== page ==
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   2012| January-March  | Volume 3 | Issue 1  
    Online since March 6, 2012

 
 
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REVIEW ARTICLES
Intraperiodontal pocket: An ideal route for local antimicrobial drug delivery
Sreeja C Nair, KR Anoop
January-March 2012, 3(1):9-15
DOI:10.4103/2231-4040.93558  PMID:22470888
Periodontal pockets act as a natural reservoir filled with gingival crevicular fluid for the controlled release delivery of antimicrobials directly. This article reflects the present status of nonsurgical controlled local intrapocket delivery of antimicrobials in the treatment of periodontitis. These sites have specialty in terms of anatomy, permeability, and their ability to retain a delivery system for a desired length of time. A number of antimicrobial products and the composition of the delivery systems, its use, clinical results, and their release are summarized. The goal in using an intrapocket device for the delivery of an antimicrobial agent is the achievement and maintenance of therapeutic drug concentration for the desired period of time. Novel controlled drug delivery system are capable of improving patient compliance as well as therapeutic efficacy with precise control of the rate by which a particular drug dosage is released from a delivery system without the need for frequent administration. These are considered superior drug delivery system because of low cost, greater stability, non-toxicity, biocompatibility, non-immunogenicity, and are biodegradable in nature. This review also focus on the importance and ideal features of periodontal pockets as a drug delivery platform for designing a suitable dosage form along with its potential advantage and limitations. The microbes in the periodontal pocket could destroy periodontal tissues, and a complete knowledge of these as well as an ideal treatment strategy could be helpful in treating this disease.
  7,735 691 -
Dietary-induced cancer prevention: An expanding research arena of emerging diet related to healthcare system
Dilipkumar Pal, Subham Banerjee, Ashoke Kumar Ghosh
January-March 2012, 3(1):16-24
DOI:10.4103/2231-4040.93561  PMID:22470889
Diet plays a vital role in the management of cancer because they are the source of important physiologically functional components. Scientific observations support the idea that dietary supplement can prevent breast cancer recurrences. Strong correlations are established between the high intake of saturated fat and the incidence of different types of cancer. It is found that chronic alcohol consumption is associated with increased risk of cancers of oral cavity, pharynx, esophagus, and larynx. Again, some evidences are also found regarding phosphorous, glutamate level in the body, and incidence of cancer. Different physiologically functional components are found in the dietary materials. Fibers, the major dietary components, have long been recognized for the unique properties in the treatment of cancer, which are related to its antineoplastic functions. Antioxidant rich diet has been added to the list of cancer-preventing dietary components. Also, recently published research has shown that natural carotenoids in the diet leads to a normalization of body epithelial cells and protects against the risk of stomach and esophagus cancer, and improves the immune system's response. Again, fruit juices, processed vegetable juices, orange peel, green tea, vitamins, flavonoids, and trace materials have cancer inhibitory properties. Clearly, there has been increasing recognition of chemoprotective functions. Now, it can be recognized for another kind of functionality for the improvement of the health of mankind.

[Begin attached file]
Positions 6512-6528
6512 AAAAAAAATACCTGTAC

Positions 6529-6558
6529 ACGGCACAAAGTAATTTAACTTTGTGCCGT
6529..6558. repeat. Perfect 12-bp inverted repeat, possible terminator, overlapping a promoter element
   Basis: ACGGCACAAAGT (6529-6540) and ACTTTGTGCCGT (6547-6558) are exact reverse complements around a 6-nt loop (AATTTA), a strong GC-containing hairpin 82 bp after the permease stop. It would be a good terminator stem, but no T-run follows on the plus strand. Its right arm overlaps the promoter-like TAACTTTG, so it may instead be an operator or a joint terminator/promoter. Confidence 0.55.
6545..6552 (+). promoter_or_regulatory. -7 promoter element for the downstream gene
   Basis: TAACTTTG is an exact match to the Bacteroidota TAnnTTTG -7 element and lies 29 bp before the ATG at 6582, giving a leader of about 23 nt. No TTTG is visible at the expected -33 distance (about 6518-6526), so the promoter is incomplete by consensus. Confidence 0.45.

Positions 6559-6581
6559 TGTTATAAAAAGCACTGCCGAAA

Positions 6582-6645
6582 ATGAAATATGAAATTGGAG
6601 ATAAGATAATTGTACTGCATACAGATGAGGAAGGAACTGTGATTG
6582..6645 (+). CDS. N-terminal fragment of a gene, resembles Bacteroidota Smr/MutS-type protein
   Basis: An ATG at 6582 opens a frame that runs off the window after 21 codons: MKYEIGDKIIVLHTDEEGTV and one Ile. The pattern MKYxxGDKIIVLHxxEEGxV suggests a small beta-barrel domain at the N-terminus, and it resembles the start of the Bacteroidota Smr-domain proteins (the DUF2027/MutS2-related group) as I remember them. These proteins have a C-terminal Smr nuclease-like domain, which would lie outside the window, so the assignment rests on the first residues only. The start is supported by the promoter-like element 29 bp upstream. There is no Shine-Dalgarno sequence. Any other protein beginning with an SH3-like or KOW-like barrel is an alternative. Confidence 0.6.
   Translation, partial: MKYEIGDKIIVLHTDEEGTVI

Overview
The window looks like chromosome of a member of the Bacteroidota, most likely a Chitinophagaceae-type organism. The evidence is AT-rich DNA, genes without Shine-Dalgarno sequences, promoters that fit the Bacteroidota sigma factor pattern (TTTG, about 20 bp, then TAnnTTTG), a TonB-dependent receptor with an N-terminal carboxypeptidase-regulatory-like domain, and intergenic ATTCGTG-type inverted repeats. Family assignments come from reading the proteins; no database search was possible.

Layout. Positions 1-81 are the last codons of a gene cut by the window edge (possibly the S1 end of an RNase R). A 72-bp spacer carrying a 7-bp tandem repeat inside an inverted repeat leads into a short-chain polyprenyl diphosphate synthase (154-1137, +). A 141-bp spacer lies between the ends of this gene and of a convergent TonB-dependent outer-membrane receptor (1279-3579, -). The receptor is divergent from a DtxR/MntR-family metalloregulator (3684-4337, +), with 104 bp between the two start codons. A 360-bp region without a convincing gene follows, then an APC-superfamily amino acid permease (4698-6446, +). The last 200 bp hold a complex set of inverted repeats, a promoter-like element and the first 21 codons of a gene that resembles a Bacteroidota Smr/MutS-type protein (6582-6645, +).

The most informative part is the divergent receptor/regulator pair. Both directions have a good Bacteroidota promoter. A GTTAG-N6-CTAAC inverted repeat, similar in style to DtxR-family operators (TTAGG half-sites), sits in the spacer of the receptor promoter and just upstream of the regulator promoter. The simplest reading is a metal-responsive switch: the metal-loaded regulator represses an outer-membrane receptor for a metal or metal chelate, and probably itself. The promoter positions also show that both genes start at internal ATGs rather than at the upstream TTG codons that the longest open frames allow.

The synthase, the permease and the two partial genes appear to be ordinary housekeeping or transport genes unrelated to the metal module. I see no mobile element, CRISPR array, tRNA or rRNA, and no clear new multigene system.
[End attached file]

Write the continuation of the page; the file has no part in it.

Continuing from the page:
7,076 462 3
Electronic tongue: An analytical gustatory tool
Rewanthwar Swathi Latha, PK Lakshmi
January-March 2012, 3(1):3-8
DOI:10.4103/2231-4040.93556  PMID:22470887
Taste is an important organoleptic property governing acceptance of products for administration through mouth. But majority of drugs available are bitter in taste. For patient acceptability and compliance, bitter taste drugs are masked by adding several flavoring agents. Thus, taste assessment is one important quality control parameter for evaluating taste-masked formulations. The primary method for the taste measurement of drug substances and formulations is by human panelists. The use of sensory panelists is very difficult and problematic in industry and this is due to the potential toxicity of drugs and subjectivity of taste panelists, problems in recruiting taste panelists, motivation and panel maintenance are significantly difficult when working with unpleasant products. Furthermore, Food and Drug Administration (FDA)-unapproved molecules cannot be tested. Therefore, analytical taste-sensing multichannel sensory system called as electronic tongue (e-tongue or artificial tongue) which can assess taste have been replacing the sensory panelists. Thus, e-tongue includes benefits like reducing reliance on human panel. The present review focuses on the electrochemical concepts in instrumentation, performance qualification of E-tongue, and applications in various fields.